It is important to note that many PPIs do not fall into distinct types. Rather, a continuum exists between non‐obligate and obligate interactions, and the stability of all complexes very much depends on the physiological conditions and environment (see below). An interaction may be mainly transient in vivo but become permanent under certain cellular conditions. Folding data, as well as data on the dynamics of the assembly at different physiological conditions or environments, are often not available. However, the subcellular location of subunits and the function of the protein will often suggest the biologically relevant type of interaction; for example, interactions in intracellular signalling are expected to be transient, since their function requires a ready association and dissociation.
Control of oligomeric state
Ultimately, all interactions and complexes are driven by the concentration of the components and the free energy of the complex, relative to alternative states. PPIs can be controlled either by altering the local concentration of the protein components or by influencing the binding affinity, determined by the physicochemical and geometrical interface properties (Figure 2A). We identify three types of control: (i) Encounter. The association of two proteins or protomers relies on an encounter of the interacting surfaces, requiring co‐localization in time and space. Such encounters may occur upon co‐expression or localization within a compartment (e.g. intracellular signalling complexes) or between components that usually reside in different compartments. For encounters of these proteins from different locations, (directed) diffusion or (vascular) transport is essential. (ii) Local concentration. Control mechanisms that alter the effective local concentration include gene‐expression or secretion levels, protein degradation, temporary storage, the local molecular environment and diffusion or viscosity. Clearly, the anchoring of (one or both) proteins in a membrane (e.g. transmembrane protein oligomerization) or other structural complex, as well as localization by adjacent domains in multidomain proteins, can help to increase the local concentration. (iii) Local physicochemical environment. The mutual affinity of components of a complex can be altered by the presence of an effector molecule (e.g. ATP, Ca2+) or a change in physiological conditions. Typically, the concentration of ions, chemicals or proteins, changes in pH and temperature, or covalent modifications such as phosphorylation (addition of PO4−) all affect binding.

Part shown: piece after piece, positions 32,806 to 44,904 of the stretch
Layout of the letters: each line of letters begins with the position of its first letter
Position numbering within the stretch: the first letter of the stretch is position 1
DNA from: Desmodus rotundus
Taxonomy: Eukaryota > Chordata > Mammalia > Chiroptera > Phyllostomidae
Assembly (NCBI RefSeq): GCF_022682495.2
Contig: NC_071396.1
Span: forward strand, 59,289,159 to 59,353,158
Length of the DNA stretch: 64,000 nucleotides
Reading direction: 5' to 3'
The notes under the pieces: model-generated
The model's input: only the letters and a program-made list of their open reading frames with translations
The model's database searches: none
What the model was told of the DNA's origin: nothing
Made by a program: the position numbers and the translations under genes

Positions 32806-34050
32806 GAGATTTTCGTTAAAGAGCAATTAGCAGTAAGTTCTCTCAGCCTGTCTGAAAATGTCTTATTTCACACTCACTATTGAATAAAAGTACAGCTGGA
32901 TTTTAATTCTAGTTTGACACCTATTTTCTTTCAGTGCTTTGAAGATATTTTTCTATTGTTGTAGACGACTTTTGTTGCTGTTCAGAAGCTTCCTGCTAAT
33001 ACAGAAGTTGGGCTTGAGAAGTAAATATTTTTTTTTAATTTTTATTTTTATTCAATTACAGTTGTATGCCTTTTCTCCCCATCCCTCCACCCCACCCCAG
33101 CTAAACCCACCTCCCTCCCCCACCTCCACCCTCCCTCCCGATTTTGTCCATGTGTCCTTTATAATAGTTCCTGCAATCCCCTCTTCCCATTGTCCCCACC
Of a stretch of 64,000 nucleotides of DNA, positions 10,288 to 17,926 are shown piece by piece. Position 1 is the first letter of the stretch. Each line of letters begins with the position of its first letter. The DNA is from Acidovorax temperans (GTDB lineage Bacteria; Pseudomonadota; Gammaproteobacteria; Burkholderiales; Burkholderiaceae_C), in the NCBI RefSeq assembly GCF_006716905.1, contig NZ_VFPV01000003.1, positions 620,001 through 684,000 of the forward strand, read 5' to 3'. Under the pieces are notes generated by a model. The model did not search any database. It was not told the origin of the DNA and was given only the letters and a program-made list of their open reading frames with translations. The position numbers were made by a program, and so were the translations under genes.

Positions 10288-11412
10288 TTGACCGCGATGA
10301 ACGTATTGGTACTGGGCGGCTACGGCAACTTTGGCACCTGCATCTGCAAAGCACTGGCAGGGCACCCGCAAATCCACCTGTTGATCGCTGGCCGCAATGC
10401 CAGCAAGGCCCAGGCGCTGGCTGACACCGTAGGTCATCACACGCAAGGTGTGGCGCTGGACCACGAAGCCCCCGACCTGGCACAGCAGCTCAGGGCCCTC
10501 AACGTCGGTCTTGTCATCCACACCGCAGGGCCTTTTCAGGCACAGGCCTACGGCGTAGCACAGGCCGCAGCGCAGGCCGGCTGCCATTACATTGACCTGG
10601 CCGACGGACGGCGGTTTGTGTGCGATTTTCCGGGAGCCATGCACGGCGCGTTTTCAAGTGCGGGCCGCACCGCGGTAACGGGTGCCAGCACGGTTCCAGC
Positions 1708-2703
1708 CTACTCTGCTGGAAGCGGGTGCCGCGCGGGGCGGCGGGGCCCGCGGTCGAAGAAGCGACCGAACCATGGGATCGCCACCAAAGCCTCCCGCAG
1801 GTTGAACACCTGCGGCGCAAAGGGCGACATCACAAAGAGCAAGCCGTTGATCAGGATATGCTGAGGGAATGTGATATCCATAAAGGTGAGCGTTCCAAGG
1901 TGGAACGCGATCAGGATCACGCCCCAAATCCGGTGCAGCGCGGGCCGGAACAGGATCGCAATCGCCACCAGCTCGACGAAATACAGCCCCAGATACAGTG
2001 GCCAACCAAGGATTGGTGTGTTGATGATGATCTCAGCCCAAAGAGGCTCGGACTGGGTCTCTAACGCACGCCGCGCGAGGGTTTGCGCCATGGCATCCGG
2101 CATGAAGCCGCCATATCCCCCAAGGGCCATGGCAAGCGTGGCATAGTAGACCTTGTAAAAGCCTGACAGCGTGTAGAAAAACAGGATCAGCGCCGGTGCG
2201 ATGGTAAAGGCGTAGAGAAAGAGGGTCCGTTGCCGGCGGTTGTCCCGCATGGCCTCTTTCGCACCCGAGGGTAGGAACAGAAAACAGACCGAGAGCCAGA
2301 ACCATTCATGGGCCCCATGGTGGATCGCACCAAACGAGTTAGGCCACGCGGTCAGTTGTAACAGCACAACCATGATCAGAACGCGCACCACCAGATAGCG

Protomers involved in strong obligate interactions are often expressed simultaneously and are thus co‐localized upon synthesis (Figure 2B). This is obviously true for homo‐multimers but may also occur in hetero‐complexes; for example, the genes that encode the non‐identical subunits of cathepsin D (Figure 1B) have the same promotor (Faust et al., 1985). Most non‐obligate interactions perform a regulatory role, and the control mechanisms are vital to their biological function. The control mechanism of the PPI is often related to the affinity of the complex it is regulating. PPIs such as receptor–ligand, enzyme–inhibitor and antibody–antigen interactions that are regulated by localization generally have a high affinity towards each other, and the association once made is often permanent and irreversible (Figure 2B). The thrombin–rodniin complex (Figure 1E), for example, has a dissociation constant in the nanomolar range. Such very strong interactions are usually only perturbed by proteolysis. In contrast, physicochemically regulated transient interactions need the ability to change the affinity between protomers, sometimes by orders of magnitude; for example, the Gα–Gβγ subunit assembly of the heterotrimeric G protein (Figure 1F), controlled by GTP/GDP exchange, exhibits a 1000‐fold change in affinity. Such regulatory switches permit the effective control of dynamic protein networks in biology.